Steelers is a celebrated American football team from Pittsburgh that was continuously active since 1945, although some attempts to create this brand was recorded during the War, and there were other major teams from this city even before Steelers were conceptualized. We don’t have much branding info on those teams, however.
Meaning and History
The team as we know it started its path to glory in 1945 as a club inspired by the steel industry. Now, the name most likely suggests that the people behind the team’s full revitalization in 1945 were steel magnates. Regardless, steel was a major branding element for them in the early years.
1945 – 1962
The first logotype took a shape of a standard football from these times. It’s an oval shape with a seam going across the middle. But this symbol also acts as a window of sorts. Inside the football, you can see various metallurgy scenes inspired by the colors of grey, black and gold.
On the rims of the ball were the words ‘Pittsburgh Steelers’ (on the half) and ‘Football Club’ (on the bottom) in black letters set against the white background.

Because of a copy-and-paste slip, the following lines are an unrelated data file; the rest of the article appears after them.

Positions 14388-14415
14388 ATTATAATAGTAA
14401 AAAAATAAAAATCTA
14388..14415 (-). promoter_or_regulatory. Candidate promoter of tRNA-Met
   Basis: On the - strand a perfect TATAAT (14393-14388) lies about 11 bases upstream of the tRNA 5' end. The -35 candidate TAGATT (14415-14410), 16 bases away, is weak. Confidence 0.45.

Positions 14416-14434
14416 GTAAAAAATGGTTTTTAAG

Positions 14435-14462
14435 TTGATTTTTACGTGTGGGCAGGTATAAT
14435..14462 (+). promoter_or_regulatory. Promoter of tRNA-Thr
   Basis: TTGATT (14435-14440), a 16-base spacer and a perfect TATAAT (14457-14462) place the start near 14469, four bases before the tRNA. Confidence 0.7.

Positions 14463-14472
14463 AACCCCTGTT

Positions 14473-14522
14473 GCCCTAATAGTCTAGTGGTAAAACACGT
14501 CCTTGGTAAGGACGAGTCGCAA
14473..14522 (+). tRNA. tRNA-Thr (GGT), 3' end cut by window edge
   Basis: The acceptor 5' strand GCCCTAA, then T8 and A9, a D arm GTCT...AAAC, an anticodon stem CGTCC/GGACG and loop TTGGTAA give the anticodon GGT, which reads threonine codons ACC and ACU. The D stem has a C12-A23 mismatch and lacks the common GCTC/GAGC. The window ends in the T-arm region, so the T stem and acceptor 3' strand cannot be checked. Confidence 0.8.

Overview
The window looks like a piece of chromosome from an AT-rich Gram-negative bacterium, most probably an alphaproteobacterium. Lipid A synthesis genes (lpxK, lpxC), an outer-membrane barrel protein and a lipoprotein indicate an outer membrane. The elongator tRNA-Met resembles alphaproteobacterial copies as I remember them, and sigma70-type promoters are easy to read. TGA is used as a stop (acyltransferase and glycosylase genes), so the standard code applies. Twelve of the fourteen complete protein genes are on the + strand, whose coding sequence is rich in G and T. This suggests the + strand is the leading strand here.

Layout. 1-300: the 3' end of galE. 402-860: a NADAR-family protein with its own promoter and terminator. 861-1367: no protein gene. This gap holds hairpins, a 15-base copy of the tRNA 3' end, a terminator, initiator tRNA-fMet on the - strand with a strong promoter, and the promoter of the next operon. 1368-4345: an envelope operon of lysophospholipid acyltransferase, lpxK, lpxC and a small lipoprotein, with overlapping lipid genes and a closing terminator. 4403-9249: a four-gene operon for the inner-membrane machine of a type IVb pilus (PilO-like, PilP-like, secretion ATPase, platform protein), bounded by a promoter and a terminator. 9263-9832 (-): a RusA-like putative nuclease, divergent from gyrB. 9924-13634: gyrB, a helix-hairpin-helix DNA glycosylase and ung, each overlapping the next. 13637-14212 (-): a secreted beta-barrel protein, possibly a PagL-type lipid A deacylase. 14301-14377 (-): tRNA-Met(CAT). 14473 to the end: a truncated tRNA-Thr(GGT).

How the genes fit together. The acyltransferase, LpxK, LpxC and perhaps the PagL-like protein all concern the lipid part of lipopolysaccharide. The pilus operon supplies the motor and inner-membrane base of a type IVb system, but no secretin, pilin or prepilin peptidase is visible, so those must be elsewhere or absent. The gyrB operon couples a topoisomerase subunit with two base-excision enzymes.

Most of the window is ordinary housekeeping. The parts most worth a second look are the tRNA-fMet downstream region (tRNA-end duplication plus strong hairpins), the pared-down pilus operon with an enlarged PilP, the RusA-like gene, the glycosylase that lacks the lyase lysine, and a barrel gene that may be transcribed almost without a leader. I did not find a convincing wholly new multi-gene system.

1962 – 1969
In 1962, the team decided to put their new mascot on the official logo.
It featured a steel worker kicking the football while bouncing on top of the I-beam. Notably, all elements on this picture are either yellow or black. Incidentally, those were the colors of the team since the inception and into the 21st century.
1969 – 2002
In 1969, the club adopted the logo that was with them for the longest time. It featured a grey ring with a black circle inside. Inside the circle still were three star-like shapes – rhombuses with thin angles – as well as the word ‘Steelers’ on the left side, written in black letters.
The stars don’t immediately follow the team colors this time (they are yellow, red and blue – from the top).
2002 – today
In 2002, the designers added a thin black outline outside the ring part. Except for that, nothing at all changed.
Emblem and Symbol
The reason why the club adopted these weird rhomb shapes in 1969 was because American Iron and Steel Institute (long time owners) use a similar logo. However, instead of the red shape in the middle they use an orange one. They call this symbol a ‘Steelmark’.